This simple setup endears us to Coriolenus. Despite the famous name, being an orphan has a cost. Coriolenus and Tigris (Hunter Schaffer) are on the verge of being kicked out of the family mansion, with a senile Grandmother to take care of and little food available to them. The opening scene has Tigris give Coriolenus an old shirt modified to look like a dress shirt: secretly bleached and with buttons made of bathroom tiles. The pressure for Coriolenus to secure the Plinth prize is immense, and compared to his rich, snobby classmates, Coriolenus deserves the award. And for the next two and a half hours, we watch as his attempts to gain fame in the capitol steal him of his empathy and humanity, until he is merely a shell of a man in a broken society.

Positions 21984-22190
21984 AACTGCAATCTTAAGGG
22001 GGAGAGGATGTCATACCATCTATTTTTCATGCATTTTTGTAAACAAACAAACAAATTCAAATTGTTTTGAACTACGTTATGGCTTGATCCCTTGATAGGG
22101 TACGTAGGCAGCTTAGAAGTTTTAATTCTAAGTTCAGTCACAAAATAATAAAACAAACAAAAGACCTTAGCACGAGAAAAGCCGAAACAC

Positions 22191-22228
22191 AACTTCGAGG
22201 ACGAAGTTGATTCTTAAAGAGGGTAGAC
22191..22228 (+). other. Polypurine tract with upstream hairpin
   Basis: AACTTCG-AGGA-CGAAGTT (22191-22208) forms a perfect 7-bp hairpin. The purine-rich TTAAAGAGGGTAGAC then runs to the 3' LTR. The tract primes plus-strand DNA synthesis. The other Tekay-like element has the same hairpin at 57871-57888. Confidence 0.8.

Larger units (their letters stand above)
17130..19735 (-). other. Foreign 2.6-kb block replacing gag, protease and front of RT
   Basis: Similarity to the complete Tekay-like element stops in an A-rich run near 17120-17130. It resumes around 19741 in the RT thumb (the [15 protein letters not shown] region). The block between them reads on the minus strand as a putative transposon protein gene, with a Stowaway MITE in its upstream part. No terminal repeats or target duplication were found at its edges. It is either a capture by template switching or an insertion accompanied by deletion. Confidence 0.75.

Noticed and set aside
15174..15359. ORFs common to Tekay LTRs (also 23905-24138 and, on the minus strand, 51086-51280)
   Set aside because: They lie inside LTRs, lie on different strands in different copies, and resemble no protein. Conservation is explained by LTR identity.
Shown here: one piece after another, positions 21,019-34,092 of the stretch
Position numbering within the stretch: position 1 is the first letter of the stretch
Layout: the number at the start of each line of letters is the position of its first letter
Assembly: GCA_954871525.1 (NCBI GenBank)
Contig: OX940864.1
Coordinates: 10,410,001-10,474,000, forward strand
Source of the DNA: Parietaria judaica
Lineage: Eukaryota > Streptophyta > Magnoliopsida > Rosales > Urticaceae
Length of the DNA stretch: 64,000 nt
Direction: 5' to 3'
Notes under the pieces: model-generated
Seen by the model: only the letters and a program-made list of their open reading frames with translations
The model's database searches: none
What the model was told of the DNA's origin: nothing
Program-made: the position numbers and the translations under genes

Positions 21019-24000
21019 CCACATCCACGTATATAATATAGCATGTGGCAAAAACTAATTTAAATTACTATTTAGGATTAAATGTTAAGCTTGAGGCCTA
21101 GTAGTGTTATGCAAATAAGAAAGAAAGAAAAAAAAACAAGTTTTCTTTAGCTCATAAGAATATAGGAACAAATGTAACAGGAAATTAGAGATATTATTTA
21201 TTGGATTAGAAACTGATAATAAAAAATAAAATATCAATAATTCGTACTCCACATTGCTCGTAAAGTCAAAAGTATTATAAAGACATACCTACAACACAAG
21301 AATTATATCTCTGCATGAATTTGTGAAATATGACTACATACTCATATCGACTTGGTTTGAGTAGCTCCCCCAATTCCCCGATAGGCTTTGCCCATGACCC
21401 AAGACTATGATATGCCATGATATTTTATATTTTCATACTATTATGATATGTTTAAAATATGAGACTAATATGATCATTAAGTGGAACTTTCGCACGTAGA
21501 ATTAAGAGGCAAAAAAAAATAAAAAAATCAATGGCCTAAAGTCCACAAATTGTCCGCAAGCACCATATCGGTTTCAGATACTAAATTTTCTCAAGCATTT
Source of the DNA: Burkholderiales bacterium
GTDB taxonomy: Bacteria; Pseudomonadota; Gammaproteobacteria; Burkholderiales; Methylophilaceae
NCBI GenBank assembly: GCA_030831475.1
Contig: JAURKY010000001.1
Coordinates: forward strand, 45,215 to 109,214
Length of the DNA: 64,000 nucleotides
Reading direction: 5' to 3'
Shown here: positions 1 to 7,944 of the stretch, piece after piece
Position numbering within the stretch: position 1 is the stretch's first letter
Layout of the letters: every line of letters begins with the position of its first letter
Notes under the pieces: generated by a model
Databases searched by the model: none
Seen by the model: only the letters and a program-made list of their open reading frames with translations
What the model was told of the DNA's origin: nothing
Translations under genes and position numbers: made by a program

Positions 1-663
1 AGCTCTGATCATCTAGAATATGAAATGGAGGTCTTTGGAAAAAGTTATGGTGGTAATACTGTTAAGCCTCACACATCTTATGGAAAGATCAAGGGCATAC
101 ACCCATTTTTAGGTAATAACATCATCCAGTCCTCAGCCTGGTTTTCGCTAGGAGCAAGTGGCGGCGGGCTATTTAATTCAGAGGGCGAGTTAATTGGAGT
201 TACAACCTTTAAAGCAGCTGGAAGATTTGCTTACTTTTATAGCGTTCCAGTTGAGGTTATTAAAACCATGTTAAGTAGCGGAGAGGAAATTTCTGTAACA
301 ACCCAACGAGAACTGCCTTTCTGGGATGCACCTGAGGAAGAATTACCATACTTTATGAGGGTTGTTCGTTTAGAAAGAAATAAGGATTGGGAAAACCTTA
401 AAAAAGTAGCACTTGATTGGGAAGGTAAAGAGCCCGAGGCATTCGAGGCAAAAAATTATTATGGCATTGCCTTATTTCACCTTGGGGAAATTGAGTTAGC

This story may be the strongest element of this film. I could praise every other element of The Ballad of Songbirds & Snakes (and I will), but it’s this central story that has gripped me unlike anything since Oppenheimer this year. It’s a pointed criticism of an audience that sees themselves as the good guys, yet still aspire to climb within a society that exists off of injustice. We are Coriolenus, happy to live in a broken society that treats humans far away from us as disposable, so long as we come out on top. The Ballad of Songbirds & Snakes is prophetic, calling out our self-centered nature and begging for change. The Hunger Games hasn’t lost its thematic bite - and that’s a magical thing for a blockbuster to do in 2023.